The traps are as easy to make as shown in this picture. I used empty plastic food containers and some kitchen twine for this small project. When there are a lot of dead flies and the liquid runs low, it will be time to replenish it. I have a few bottles of red wine that I do not like, so it will be awhile before I need to spend any more money to fight these flies. I will need to maintain these traps for the life of these trees, for pennies per week. That’s a bargain, considering the delicious return on this investment!

Olive Tree in Fruit!

It has been about four short months since I purchased my two olive trees and one of them has already started to fruit.  So far, I count three fruits, but still! I cannot contain my excitement! About two months after I purchased the trees, I decided to plant them in-ground in my back yard. The location was ideal because opposite the wall that I share with my neighbor is a mature, fruiting olive tree. How auspicious! I was hoping that by planting my trees there, my trees would benefit from cross-pollination. This location receives many hours of direct sunlight.IMG_3076

My olive trees came with non-descript labels so I am not sure what variety they are or even if they were going to fruit at all (some olive tree varieties are non-fruit bearing), so I am very pleased. I am fortunate that my soil is rich and has been good to all of my trees and other plants. I will keep checking on both trees to monitor their progress. Honestly, I am just happy that my trees survived transplantation!

In the meantime, I am contemplating what I might do with my bounty of three olives (if that is the ultimate final tally of the season). Brine and marinate three olives? Why not! I am thinking that would be just enough for a nice salad or a delicious ingredient to tomato sauce or vegetarian tapenade. I am happy to wait for the fruits to mature!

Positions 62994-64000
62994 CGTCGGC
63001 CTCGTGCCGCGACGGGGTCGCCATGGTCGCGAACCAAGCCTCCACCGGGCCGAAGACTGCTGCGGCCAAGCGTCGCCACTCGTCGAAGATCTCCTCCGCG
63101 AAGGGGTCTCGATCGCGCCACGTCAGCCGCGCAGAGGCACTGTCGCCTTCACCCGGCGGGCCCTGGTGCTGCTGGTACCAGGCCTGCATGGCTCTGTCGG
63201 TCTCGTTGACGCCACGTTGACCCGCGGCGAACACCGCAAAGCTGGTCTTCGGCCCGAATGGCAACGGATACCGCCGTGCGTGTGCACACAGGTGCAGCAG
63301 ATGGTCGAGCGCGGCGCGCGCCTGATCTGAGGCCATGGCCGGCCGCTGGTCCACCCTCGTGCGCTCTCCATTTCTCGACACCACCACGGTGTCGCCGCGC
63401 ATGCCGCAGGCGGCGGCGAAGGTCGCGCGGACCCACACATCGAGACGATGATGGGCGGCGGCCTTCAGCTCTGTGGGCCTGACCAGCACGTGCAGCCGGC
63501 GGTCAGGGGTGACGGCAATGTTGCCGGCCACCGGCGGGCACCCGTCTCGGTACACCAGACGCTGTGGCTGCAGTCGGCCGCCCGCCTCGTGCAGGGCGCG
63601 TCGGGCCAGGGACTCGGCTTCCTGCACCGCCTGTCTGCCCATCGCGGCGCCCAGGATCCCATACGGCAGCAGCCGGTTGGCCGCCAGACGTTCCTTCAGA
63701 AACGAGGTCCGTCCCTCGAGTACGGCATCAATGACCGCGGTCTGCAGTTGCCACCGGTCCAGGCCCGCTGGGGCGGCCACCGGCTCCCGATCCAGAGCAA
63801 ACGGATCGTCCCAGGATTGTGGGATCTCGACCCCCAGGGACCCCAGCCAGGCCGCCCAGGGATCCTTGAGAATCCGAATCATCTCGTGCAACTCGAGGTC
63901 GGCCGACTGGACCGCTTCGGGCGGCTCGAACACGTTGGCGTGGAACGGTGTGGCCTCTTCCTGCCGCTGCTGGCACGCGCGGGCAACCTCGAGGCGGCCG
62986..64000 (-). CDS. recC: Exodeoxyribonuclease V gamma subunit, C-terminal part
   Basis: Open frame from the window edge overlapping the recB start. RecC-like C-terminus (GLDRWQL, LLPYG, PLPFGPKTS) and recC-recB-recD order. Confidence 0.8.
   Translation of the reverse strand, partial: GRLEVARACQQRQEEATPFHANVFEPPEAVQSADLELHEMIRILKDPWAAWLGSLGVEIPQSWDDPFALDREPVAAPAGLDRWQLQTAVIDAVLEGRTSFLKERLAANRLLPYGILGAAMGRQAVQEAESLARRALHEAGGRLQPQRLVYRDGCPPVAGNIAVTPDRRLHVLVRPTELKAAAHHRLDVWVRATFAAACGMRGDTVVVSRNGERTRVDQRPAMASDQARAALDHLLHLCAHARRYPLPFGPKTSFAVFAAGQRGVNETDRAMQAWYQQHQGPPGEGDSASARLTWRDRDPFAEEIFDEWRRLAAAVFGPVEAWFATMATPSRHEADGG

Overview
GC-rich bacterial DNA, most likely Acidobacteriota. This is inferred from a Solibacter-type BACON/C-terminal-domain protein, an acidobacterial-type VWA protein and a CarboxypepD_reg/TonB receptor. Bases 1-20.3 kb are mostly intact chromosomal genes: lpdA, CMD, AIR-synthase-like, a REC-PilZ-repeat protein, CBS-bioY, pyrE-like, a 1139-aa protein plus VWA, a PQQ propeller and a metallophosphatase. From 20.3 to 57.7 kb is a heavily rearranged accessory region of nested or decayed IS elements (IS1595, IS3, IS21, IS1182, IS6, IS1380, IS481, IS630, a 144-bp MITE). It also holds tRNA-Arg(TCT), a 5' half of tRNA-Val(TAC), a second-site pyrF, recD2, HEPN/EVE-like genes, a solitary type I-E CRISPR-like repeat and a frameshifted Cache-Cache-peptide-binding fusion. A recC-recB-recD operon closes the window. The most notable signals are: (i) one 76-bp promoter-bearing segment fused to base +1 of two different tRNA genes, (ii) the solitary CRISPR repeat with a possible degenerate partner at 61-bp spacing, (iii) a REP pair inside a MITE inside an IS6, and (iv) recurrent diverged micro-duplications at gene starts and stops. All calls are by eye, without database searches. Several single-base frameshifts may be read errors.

Olive Trees

I am so thrilled to report that I am now the happy caretaker of two olive trees! They are in 5-gallon containers, and I was very pleased to learn that my local, non-chain store nursery had them. I went online and found non-local sources for trees but the prices were a bit higher and often reIMG_2963quire that I purchase a minimum of 20 or more trees. Having a local source for these trees also gives me the opportunity to support my community.

The labels on these trees were nondescript so I am not entirely sure what variety they are. Both of the trees have these tiny buds of what will become (hopefully) olives, as shown here. I am eager to see what the fruit yield will be from these young trees.

Why grow olives at home, especially on such a small scale? I had a wonderful experience curing homegrown olives that were gifted to me last December. After curing and marinating, the results turned out great, very flavorful and delicious. Friends have already asked for future batches, and now I can! I plan on growing, curing, and marinating them to give as gifts to my olive-loving friends as well as to enjoy myself. What better motivation? Depending on the yield, I may get more trees!

In the US, most of the olives are grown in California. For more information on olives, including detailed information on their care, common pests, and diseases, please see the UC Davis Olive Center at the Robert Mondavi Institute: http://olivecenter.ucdavis.edu/